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Mrs. Lincoln and Mrs. Keckly is a vibrant social history set against the backdrop of the Antebellum south and the Civil War that recreates the lives and friendship of two exceptional women: First Lady Mary Todd Lincoln and her mulatto dressmaker, Elizabeth Keckly.
Historian Jennifer Fleischner allows us to glimpse the intimate dynamics of this unusual friendship for the first time, and traces the pivotal events that enabled these two women—one born to be a mistress, the other to be a slave—to forge such an unlikely bond at a time when relations between blacks and whites were tearing the nation apart. Beginning with their respective childhoods in the slaveholding states of Virginia and Kentucky, their story takes the reader through the years of tragic Civil War, the assassination of Abraham Lincoln, and the early Reconstruction period. An author in her own right, Keckly wrote one of the most detailed biographies of Mary Lincoln ever published, and though it led to a bitter feud between the friends, it is one of the many rich resources that have enhanced Fleischner’s trove of original findings.
“I consider you my best living friend,” Mary Lincoln wrote to Elizabeth Keckly in 1867, and indeed theirs was a close, if tumultuous, relationship. Born into slavery, mulatto Elizabeth Keckly was Mary Lincoln’s dressmaker, confidante, and mainstay during the difficult years that the Lincolns occupied the White House and the early years of Mary’s widowhood. But she was a fascinating woman in her own right, independent and already well-established as the dressmaker to the Washington elite when she was first hired by Mary Lincoln upon her arrival in the nation’s capital.
Elizabeth Keckly had bought her freedom in 1855 and come to Washington determined to make a life for herself as a free black, and she soon had Washington correspondents reporting that “stately carriages stand before her door, whose haughty owners sit before Elizabeth docile as lambs while she tells them what to wear.” Mary Lincoln had hired Elizabeth in part because she was considered a “high society” seamstress and Mary, an outsider in Washington’s social circles, was desperate for social cachet. With her husband struggling to keep the nation together, Mary turned increasingly to her seamstress for companionship, support, and advice—and over the course of those trying years, Elizabeth Keckly became her confidante and closest friend.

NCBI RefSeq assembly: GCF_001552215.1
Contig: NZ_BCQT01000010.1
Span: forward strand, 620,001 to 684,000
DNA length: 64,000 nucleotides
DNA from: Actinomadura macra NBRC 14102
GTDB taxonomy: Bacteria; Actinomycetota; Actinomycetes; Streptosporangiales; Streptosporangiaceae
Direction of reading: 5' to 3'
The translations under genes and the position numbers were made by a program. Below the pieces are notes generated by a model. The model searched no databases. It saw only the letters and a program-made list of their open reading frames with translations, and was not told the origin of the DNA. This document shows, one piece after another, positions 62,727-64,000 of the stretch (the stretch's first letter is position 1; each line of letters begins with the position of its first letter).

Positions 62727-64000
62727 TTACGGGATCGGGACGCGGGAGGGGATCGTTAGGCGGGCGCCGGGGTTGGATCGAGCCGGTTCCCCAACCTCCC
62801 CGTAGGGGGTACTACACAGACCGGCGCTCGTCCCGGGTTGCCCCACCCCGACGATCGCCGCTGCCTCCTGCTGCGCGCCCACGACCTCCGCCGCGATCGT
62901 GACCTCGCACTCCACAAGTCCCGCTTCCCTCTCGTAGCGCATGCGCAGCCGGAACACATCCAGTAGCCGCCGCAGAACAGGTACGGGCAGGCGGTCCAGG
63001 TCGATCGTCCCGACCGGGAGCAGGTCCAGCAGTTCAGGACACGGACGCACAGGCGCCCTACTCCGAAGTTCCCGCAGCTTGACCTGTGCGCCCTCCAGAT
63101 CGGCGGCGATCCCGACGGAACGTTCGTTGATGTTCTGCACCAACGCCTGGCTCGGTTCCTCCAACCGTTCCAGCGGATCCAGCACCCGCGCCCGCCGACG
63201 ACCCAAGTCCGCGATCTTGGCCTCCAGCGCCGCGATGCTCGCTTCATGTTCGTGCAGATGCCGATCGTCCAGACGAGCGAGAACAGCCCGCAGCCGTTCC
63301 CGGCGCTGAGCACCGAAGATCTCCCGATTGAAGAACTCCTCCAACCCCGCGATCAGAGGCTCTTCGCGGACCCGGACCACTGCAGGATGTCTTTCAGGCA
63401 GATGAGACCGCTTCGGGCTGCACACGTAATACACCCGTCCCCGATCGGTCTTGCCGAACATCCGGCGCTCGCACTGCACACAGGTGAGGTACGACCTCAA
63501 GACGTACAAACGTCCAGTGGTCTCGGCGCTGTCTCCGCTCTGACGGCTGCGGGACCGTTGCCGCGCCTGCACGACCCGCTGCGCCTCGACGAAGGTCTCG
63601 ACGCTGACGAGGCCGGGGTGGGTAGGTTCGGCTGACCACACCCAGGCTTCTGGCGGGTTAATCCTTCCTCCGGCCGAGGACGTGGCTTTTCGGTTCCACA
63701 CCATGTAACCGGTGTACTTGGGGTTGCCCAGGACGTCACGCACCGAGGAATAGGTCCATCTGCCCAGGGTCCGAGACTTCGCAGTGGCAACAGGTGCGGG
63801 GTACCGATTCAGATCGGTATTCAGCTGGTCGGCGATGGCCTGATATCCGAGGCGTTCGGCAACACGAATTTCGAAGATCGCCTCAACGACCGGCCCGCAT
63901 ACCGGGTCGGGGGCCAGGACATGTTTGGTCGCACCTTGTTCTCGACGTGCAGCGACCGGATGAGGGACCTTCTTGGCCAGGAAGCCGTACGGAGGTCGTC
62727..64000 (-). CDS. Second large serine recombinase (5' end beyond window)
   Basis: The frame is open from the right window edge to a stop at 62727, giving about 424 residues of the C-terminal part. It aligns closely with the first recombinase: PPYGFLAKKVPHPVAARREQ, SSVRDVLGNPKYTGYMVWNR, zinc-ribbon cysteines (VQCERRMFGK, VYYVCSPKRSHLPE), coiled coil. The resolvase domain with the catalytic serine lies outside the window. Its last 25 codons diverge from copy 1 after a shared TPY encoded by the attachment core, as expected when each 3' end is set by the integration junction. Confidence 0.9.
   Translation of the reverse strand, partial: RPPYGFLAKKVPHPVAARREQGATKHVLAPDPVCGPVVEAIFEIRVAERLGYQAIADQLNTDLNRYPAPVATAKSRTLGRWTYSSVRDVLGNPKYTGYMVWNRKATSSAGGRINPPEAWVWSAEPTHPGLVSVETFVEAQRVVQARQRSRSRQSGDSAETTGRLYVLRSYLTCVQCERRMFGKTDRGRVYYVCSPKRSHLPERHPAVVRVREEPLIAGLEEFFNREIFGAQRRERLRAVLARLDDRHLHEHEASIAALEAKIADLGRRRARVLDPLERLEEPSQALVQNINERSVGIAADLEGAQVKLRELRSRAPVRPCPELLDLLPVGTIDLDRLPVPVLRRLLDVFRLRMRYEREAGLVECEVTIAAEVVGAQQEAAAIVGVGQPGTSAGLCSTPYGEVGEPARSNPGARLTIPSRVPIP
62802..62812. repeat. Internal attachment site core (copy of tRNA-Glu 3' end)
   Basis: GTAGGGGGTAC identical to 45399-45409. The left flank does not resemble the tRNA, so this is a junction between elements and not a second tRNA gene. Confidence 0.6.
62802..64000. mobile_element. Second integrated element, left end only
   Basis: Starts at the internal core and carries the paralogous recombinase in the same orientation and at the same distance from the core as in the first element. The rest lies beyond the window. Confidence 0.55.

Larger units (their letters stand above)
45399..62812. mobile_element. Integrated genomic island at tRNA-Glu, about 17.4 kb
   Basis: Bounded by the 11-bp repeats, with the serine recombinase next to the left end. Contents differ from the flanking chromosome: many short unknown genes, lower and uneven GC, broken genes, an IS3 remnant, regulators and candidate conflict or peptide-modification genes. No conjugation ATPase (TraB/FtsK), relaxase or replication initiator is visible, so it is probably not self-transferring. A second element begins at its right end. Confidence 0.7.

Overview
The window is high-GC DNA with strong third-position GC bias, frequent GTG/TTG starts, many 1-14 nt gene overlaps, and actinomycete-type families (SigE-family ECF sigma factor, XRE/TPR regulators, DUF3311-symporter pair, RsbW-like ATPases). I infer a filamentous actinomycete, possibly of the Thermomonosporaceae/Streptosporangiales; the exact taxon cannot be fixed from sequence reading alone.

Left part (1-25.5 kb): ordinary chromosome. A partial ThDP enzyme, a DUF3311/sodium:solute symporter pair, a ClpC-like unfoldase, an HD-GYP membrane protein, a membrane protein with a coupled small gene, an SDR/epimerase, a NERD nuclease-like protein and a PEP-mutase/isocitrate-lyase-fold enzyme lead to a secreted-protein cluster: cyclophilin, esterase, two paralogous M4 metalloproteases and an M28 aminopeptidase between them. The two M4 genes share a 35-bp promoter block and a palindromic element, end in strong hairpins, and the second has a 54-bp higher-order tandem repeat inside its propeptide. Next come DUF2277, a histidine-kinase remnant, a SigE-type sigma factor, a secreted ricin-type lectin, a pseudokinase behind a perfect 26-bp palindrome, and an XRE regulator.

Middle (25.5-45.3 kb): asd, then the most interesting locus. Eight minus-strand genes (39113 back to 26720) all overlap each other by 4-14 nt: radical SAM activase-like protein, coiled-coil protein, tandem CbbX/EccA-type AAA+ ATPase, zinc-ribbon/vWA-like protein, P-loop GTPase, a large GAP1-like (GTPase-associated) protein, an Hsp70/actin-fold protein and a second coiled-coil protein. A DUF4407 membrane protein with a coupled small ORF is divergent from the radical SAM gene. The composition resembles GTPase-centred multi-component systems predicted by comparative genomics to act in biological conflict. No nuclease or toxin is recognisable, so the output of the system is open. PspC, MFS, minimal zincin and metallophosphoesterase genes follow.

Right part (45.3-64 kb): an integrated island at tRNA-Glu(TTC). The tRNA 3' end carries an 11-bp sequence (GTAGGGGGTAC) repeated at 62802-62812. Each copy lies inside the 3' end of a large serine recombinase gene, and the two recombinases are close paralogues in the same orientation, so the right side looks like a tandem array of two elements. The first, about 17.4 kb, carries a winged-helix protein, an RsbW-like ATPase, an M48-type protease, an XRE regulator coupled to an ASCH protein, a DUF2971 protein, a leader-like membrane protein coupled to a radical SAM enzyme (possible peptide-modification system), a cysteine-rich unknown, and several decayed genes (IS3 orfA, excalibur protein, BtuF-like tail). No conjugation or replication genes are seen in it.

A remarkable and revealing work of scholarship that reveals the legacy of slavery and sheds new light on the Lincoln White House, Mrs. Lincoln and Mrs. Keckly brings to life an intimate aspect of Civil War history, and underscores the inseparability of black and white in our nation’s heritage.
"This is a beautiful book....Its beauty comes from Fleischner's exquisite control of the narrative as she writes a dual biography of two women—one white, free, and privileged in all but happiness and the other black, initially enslaved, and adept in human relationships, sewing, and money matters....Through the two women Fleischner (English, Adelphi Univ.; Mastering Slavery) reveals the world of petticoat politics in Springfield, IL, and the nation's capital, the cultural and social interiors of women's lives, and the intricacies of dress and public style....An essential read."—Library Journal (starred review)
"...Fleischner's rehabilitation of Mrs. Keckly, portrayed as a strong-minded and talented woman who bought her freedom from slavery, lost her son on a Civil War battlefield and wrote a detailed biography of her former employer, is a revelation."—Publisher's Weekly
"[W]ell written, extensively researched, and rich in context throughout. Recommended."
—Choice (American Library Association)